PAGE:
A young man walked in and sat in the chair. Guy furrowed his brow and looked between the clipboard and the young man.
“You’re Miss Blot?” he said.
He shook his head. “No. I’m Alan. But if you’d like to talk to her, you’ll need to turn down the lights and hold this.”
He held out a small amulet of some sort.
“Ah. It’s another one of these, is it?” Guy said, eying the amulet.
“Look, I’m as eager to get this over with as you are.”
Guy sighed, turned the camera lights down, and grabbed the amulet. The shadow Alan was casting resolved into an impish form that blinked at him with white eyes, or more accurately eyes that were sections of non-shadow within the shadow.
“You are the shadow of another person,” Guy said.
She crossed her arms. “I’m a shade and my name is Blot.”
“I see… And you’re here for the role of?”
Guy flipped through the script notes.
“Right, yes. Epidime does frequently have a shadow that is subtly different from what his body would imply. I see the logic here.”
“The logic here is that I’m perfect for the part.”
“I suppose we can give you a…” he touched his finger to his ear. “I’m sorry, the tech guy is saying he can’t hear you.”
“Uh, no. He wouldn’t be able to. I’d have to do this whole thing where I physically impose myself on the world, and even then it’s sort of fifty-fifty if people can see it and remember it.”
“… So, how precisely would you be able to perform?”
She scratched her head. “Get better cameras? There’s probably something you can do with shards of shadow that’ll–”
He raised his hand. “The budget is very tight on this, I don’t think we can justify having a whole ‘mystical’ department added just to render of one of our actors visible.”
She scoffed and turned her head aside. “Fine. The lights would have been annoying anyway.”
Alan stood and grabbed the amulet back. He marched for the door. Guy shook his head and reached for his coffee. It was not where he left it. When he turned, he found it was floating a few inches away from the wall. It pressed against the wall, seeming to vanish into its own silhouette, and slid out the door.
Guy rumbled with frustration, but steadied himself.
“This next one is the last one before I take a break,” he announced. “I know we have a lot to get through but I hadn’t anticipated this particular degree of difficulty today. Next!”
The next figure to walk through the door would have, in another circumstance, been just as unsettling as several of the others. But it just so happened, this was one of the few non-humans Guy was actually prepared for. It was a white-furred anthropomorphic fox.
“Ivy!” he said excitedly. “What are you doing on the audition list? When the team heard you were interested we were thrilled. Of course if you’re looking to reprise your role, we’ll be glad to have you. You don’t need to audition.”
“Oh, no, no, no. I’m sorry if this wasn’t clear. I’m not here for the role of Ivy.”
His expression dropped. “You’re not?”
“No, no. It wouldn’t be very challenging, I don’t think.”
He shut his eyes and took a deep breath through his nose. “And what role are you interested in?”
“Epidime,” he repeated, hoping for her to correct herself.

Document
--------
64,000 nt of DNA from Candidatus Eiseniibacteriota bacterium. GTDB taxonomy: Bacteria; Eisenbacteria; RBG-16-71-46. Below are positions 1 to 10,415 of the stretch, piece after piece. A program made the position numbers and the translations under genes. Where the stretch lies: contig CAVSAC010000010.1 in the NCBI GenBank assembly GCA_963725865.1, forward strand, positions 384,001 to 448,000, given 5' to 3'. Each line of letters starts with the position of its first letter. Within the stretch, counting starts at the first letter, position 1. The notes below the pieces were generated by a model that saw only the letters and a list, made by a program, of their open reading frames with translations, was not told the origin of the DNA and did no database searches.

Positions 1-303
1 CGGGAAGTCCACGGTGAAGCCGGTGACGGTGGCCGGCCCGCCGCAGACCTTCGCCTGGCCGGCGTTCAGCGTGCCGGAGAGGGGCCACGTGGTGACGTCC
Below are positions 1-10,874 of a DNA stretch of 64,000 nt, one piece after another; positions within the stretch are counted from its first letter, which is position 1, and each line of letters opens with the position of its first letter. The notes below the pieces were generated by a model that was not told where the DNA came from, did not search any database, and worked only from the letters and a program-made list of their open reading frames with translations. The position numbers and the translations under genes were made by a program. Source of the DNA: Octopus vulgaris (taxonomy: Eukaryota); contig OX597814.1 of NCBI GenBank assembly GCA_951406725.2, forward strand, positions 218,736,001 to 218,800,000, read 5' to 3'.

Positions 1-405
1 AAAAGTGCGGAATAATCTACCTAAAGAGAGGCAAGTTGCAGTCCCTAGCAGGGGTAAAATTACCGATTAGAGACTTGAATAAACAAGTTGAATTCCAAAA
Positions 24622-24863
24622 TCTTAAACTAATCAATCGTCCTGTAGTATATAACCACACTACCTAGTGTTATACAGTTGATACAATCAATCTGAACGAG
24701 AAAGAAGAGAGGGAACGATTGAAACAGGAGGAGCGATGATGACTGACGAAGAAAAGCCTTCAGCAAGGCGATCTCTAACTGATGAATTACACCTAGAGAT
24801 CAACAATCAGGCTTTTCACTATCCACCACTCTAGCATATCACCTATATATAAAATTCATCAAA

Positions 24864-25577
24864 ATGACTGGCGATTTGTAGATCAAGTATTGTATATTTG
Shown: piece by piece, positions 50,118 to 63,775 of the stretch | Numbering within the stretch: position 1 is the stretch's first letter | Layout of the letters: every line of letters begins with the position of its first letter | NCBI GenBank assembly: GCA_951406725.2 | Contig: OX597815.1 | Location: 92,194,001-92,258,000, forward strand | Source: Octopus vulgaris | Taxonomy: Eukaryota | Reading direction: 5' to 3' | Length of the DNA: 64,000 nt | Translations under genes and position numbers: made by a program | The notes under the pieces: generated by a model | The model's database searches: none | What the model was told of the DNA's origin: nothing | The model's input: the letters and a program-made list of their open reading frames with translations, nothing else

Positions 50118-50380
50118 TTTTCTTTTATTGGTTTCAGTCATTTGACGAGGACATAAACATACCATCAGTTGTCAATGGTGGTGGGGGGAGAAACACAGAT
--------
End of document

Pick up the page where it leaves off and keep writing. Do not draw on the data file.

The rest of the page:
He took a moment to gather his thoughts. “I think perhaps you would be a poor fit for the role.”
“Well, for one, Epidime is listed as a male role.”
She smirked. “I dealt with Epidime quite a bit. And Epidime’s gender was entirely based upon the body that was currently being occupied. So he was as often as not a she. I don’t think he even really bothered making a distinction most of the time. I overheard you talking about rewriting Ether’s part. Very smart, by the way. She’s much better now, but in the early days she was very much of a grouch, so making her a little more sympathetic a little earlier is probably a good idea. But if you can rewrite her, you can rewrite Epidime, right?”
“The script is… I’m not sure we… Look, do you have a second choice?”
“Oh, absolutely! Though Turiel is,” she paused. “Well, you know the story.”
“Why are you so interested in villainous roles?”
“They have the best songs! And the best outfits. I made some sketches, if you’d like to see. I’m thinking black and violet, maybe black and gold. A little more form fitting than I usually wear. Maybe one of those skirts that’s tight all the way down the legs? And a slit up the side for when I have to dance. I like the idea of a spider web motif, maybe as the edging…”
“Ivy, I think you’re misunderstanding. This isn’t a musical. There won’t be singing and dancing. Certainly not by the villains.”
She flicked an ear and tipped her head. “You’re joking.”
“I’m afraid not. This is prestige television, not a family film.”
She tapped her chin. “Maybe it’s best if these roles go to someone else, then. I’m happy to consult and give you advice on casting and dialogue, though.”
She held out her hand.
“It was a pleasure to meet you,” she said.
“A pleasure to meet you as well. We look forward to telling your story!”
“I’m sure it will be great,” she said sweetly.
She stood and marched out the door. “Rill? Just so you know, no singing,” she said.
“What?!” came three answers in unison.
An enormous lavender serpent with three heads slithered by and left with Ivy.
“You wanna go to a karaoke bar then?” Rill said.
“Oh! Let’s do that!” Right-Rill said.
“Better than this…” Left-Rill said.
“That sounds great!” Ivy said
Guy rubbed his eyes and turned to the camera. “I think we’ll call it a session there. Two hour break. Probably a drink. This is… going to be a rough one…”